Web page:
Brought to you by

Gaming With The iPhone 4S (And Proof Siri Can't Understand A Proper Scottish Accent)

“What is Ubisoft?” I ask Siri. The only reason I ask that question is I have an package from Ubisoft on my desk. And I have no imagination.

“Would you like to do a websearch for ‘You Be Soft’,” replies Siri.

“Try talking in a proper Scottish accent,” says Tracey, Kotaku Australia’s Associate Editor. “Go full Scottish.”

I see this as a challenge. I must rise to it.

“Do ye ken ra best bit fur me tae go an’ git ah boatle ae Buckie?” I said, as quickly and as Scottishly as possible. (English translation: ‘Do you know the best place for a gentleman like myself to find a nice bottle of red wine?”)

“Would you like to do a websearch for ‘campestris from your melbourne hockey’?” asks Siri.

I get the impression this isn’t getting anyone anywhere fast. I decide to play some games instead.

Being the owner of an iPhone 3GS, which is getting a bit long in the tooth, the iPhone 4S was a big leap forward for me. Siri is a complete bust as far as I’m concerned — a gimmick that gets a bit stale after 10 minutes asking it dirty questions — but as someone who plays games every single day on his iPhone, I was interested in the higher resolution, and increased processing power of this new model.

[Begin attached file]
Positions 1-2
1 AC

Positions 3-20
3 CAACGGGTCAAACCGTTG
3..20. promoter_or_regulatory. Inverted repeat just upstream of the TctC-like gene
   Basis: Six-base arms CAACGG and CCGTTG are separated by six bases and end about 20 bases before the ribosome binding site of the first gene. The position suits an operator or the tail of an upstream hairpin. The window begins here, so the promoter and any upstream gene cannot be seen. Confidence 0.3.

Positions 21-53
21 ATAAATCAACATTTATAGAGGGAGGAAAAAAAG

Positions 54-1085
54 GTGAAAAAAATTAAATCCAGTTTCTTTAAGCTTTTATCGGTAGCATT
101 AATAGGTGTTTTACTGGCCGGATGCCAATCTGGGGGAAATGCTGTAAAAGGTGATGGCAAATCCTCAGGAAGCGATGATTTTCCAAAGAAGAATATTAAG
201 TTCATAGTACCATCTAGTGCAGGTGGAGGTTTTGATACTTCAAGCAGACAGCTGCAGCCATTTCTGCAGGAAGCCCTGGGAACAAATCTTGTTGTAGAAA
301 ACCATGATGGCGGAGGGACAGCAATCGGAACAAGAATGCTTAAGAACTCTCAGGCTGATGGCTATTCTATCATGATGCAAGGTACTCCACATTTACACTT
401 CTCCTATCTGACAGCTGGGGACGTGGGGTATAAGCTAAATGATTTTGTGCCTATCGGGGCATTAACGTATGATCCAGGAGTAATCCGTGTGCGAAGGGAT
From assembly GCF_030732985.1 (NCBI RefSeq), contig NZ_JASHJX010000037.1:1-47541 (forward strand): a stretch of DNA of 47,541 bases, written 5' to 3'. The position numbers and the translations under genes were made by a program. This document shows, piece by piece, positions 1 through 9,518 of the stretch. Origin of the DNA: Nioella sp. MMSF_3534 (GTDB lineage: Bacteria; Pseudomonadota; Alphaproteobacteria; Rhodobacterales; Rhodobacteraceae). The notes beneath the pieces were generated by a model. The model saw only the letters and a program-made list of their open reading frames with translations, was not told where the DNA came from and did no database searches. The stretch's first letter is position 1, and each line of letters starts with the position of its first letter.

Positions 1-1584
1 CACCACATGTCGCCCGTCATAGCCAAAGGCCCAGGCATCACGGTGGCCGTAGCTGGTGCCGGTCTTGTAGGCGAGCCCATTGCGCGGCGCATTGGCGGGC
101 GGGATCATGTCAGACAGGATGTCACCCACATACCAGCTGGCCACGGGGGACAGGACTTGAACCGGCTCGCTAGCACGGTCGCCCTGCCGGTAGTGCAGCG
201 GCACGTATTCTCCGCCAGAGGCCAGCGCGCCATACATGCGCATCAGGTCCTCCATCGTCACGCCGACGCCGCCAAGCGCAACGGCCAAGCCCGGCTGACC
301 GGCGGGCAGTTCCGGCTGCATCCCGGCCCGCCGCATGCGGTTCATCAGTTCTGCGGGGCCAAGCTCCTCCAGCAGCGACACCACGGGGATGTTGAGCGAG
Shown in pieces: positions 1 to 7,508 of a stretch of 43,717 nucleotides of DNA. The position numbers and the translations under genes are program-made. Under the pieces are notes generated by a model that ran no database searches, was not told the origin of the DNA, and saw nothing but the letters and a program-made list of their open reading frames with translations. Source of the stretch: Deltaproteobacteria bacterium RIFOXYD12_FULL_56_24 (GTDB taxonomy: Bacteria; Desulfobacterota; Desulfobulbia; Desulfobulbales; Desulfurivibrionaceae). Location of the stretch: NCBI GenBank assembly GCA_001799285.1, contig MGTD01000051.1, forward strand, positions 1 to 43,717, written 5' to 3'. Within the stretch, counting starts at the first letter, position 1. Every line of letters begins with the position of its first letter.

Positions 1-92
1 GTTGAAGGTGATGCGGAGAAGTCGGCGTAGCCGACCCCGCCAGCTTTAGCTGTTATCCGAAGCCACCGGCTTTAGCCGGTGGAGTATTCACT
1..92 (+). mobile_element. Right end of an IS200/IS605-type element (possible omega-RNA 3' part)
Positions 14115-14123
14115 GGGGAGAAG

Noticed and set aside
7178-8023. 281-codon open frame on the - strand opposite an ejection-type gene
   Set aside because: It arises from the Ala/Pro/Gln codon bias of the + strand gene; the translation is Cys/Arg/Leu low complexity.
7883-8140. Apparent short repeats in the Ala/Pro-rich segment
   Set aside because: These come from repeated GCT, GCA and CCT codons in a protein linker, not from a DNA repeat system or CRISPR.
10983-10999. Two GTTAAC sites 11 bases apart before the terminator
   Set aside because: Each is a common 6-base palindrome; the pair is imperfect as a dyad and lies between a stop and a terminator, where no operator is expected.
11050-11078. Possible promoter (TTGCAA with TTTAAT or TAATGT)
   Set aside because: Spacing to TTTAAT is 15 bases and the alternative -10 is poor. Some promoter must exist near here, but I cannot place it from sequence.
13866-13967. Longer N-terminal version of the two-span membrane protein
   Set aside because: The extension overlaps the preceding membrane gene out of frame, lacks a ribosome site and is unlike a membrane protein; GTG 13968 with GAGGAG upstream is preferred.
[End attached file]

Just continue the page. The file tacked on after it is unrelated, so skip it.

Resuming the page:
I wasn’t disappointed – although you could argue I’m not hard to please. The retina display on the iPhone 4S is the precise same as the preceding model, but for someone like myself – who’s hardly spent much time with the iPhone 4 – it feels like a grand leap forward. Things feel smoother, they feel faster. Those who already have an iPhone 4, however, may struggle to see a difference.

To be fair, the majority of my iPhone gaming is spent playing games like Doodle Jump, Tiny Wings or Collision Effect. These are not hardware-intensive games, hardly games that require the added grunt of the iPhone 4S. What is affected however, and this is where I perceived a noticeable difference, is the loading times, which are much quicker, particularly when it comes to more beefy games like Infinity Blade.

So should you upgrade? Well, I most likely will, since I don’t have an iPhone 4, but those that do have a far trickier decision on their hands. I’m going to say it probably isn’t worth the hassle – especially if your primary purpose for upgrading is games.

But just to make sure, maybe I’ll ask Siri, to see what she thinks.

“Siri, should I upgrade to an iPhone 4S for games?” I ask.

“Sorry,” comes the reply. “I don’t understand ‘should I upgrade to the iPhone for S4 teens.’”

Thanks to Vodafone for providing an iPhone 4S for us to check out.